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Re: What is a failure of 1.3.5 Identify Input Purpose?

From: David MacDonald <david100@sympatico.ca>
Date: Sat, 26 Jan 2019 07:55:37 -0500
Message-ID: <CAAdDpDZ9rh8G8ObT+zZPHTtVKPAeOUBni7vfZHZMmZHJ9A4Rog@mail.gmail.com>
To: WCAG <w3c-wai-gl@w3.org>
I think these are issues to bring up with Silver.

If someone is unsure of what WCAG is saying in the Accessibility Supported
requirements which are clearly written in the standard, let's bring Gregg
Vanderheiden and Loretta into the conversation so you'll hear it from the
editors at the time.

SCs and techniques that do not depend upon AT are already passing the
Accessbility Supported requirements because they don't depend on AT.
Once however AT is required to meet the SC, then WCAG Accessibility Support
conformance requires that there be AT that works with it.

Cheers,
David MacDonald



*Can**Adapt* *Solutions Inc.*

Tel:  613-806-9005

LinkedIn
<http://www.linkedin.com/in/davidmacdonald100>

twitter.com/davidmacd

GitHub <https://github.com/DavidMacDonald>

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On Fri, Jan 25, 2019 at 12:48 PM John Foliot <john.foliot@deque.com> wrote:

> David writes:
>
>
> > If there is no AT that can present it to the end user then it is not
> accessibility supported and therefore I would not pass it.
>
> What AT?
> What AT is required for Captions? For color contrast? For visible Tab
> Focus? Text ReFlow?
>
> Not every SC in WCAG is created exclusively for AT David, and this is
> indeed one of those SC. How you evaluate WCAG is of course up to you, but
> unless or until you can point to an AT that *should* support this SC, but
> doesn't, I'd reject that statement as over-reaching and unfounded (sorry
> brother). Do we need tooling that leverages the element-level metadata to
> make things better for our users? Absolutely! Whether that is "AT" or
> something else instead however remains to be seen. Currently, we have *one*
> technique for SC 1.3.5 that leverages existing functionality in *some*
> browsers, with no AT involved.
>
>
> > Regarding the example alt text with a written message baked into the
> image. I always fail alt text if it is a baked in text intended for the end
> user and not incidental text like a street sign.  How can it pass?
>
>
> Again, I would certainly have a chat with the content creator about that
> image and it's alt text (at the same time recognizing the limitations that
> Social Media platforms forces upon content creators). *However, the
> Normative Text does NOT state that images with burned-in text MUST echo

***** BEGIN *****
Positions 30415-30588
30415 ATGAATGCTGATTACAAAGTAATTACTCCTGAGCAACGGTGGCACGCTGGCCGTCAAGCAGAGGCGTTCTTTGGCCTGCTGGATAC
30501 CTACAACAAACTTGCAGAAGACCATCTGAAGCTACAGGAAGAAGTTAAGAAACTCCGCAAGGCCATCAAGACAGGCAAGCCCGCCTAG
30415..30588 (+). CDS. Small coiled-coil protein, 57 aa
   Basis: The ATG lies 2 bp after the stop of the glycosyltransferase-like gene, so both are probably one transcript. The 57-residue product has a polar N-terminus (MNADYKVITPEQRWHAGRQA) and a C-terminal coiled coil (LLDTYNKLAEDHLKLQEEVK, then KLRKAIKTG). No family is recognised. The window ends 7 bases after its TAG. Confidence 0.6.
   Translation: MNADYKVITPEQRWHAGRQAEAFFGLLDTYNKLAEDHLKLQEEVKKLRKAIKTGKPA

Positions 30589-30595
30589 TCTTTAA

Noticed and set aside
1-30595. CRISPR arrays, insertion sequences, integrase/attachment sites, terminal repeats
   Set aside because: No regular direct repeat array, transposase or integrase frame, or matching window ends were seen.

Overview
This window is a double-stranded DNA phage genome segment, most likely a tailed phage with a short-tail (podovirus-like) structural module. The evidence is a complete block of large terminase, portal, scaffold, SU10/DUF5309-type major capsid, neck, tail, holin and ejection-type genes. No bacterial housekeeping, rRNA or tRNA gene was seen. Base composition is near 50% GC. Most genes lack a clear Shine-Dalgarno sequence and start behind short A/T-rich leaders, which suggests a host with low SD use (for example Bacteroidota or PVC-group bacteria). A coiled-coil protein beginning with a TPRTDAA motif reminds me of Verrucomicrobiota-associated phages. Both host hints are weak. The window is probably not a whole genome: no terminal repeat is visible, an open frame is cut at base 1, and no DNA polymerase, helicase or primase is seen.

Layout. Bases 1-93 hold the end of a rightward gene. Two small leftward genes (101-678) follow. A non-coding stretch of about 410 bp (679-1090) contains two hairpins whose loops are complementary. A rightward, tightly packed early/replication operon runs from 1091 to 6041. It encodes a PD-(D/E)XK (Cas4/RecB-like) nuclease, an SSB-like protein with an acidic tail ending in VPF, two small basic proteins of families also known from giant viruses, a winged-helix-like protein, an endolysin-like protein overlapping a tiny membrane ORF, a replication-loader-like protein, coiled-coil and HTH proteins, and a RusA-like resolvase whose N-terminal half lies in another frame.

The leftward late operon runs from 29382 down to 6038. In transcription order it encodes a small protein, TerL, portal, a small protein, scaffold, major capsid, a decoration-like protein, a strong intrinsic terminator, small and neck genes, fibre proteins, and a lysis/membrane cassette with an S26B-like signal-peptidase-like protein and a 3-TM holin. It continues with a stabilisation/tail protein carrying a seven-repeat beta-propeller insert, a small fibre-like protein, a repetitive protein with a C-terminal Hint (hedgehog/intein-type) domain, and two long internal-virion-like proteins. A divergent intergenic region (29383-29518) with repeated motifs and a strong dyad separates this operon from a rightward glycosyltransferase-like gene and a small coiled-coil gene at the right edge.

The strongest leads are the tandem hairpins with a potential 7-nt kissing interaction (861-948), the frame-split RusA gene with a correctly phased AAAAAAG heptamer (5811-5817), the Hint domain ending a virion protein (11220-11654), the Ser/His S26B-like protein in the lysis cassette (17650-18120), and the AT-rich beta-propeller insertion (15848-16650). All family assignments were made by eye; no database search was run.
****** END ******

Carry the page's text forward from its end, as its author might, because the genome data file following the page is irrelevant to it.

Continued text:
> that text back as part of the alt text. It simply doesn't.*  At best, we
> have a (non-normative) Techniques text
> <https://www.w3.org/TR/WCAG20-TECHS/H37.html>which states:
>
> *When an image contains words that are important to understanding the
> content, the alt text should include those words.  *
> [JF - not even a MUST, but rather a SHOULD
> <https://www.ietf.org/rfc/rfc2119.txt>... (and yes, I know that WCAG does
> not reference RFC 2119, although other W3C Recs do...)]
>
> So... while I agree wholeheartedly that the alt text that Facebook is
> auto-generating (as in my previous example) has little real value at a
> user-based, functional level, it none-the-less meets the 'legal'
> conformance requirements *as prescribed by the normative text in WCAG
> 2.1:*
>
> All non-text content <https://www.w3.org/TR/WCAG21/#dfn-non-text-content> that
> is presented to the user has a text alternative
> <https://www.w3.org/TR/WCAG21/#dfn-text-alternative> that serves the
> equivalent purpose, except for the situations listed below.
>
>
> (Question: if the image had a caption which provided that text, would you
> still fail it? I argue you are trying to apply a black and white judgement
> that is nuanced at the best of times.)
>
> If CanAdapt wants to fail that, you are of course free to do so (based
> upon your definition of the undefined and subjective "equivalent purpose"
> term), but I will continue to argue your interpretation is from a
> user-based perspective, and not a legal-conformance-based perspective. They
> are not the same, a point I think we can all agree on.
>
> Personally, I am always truthful and candid: "*It "technically passes"
> but it's not very helpful for the intended audience*" is (I assert) the
> correct and accurate response. Then I pivot to how to make it better.
>
> JF
>
>
>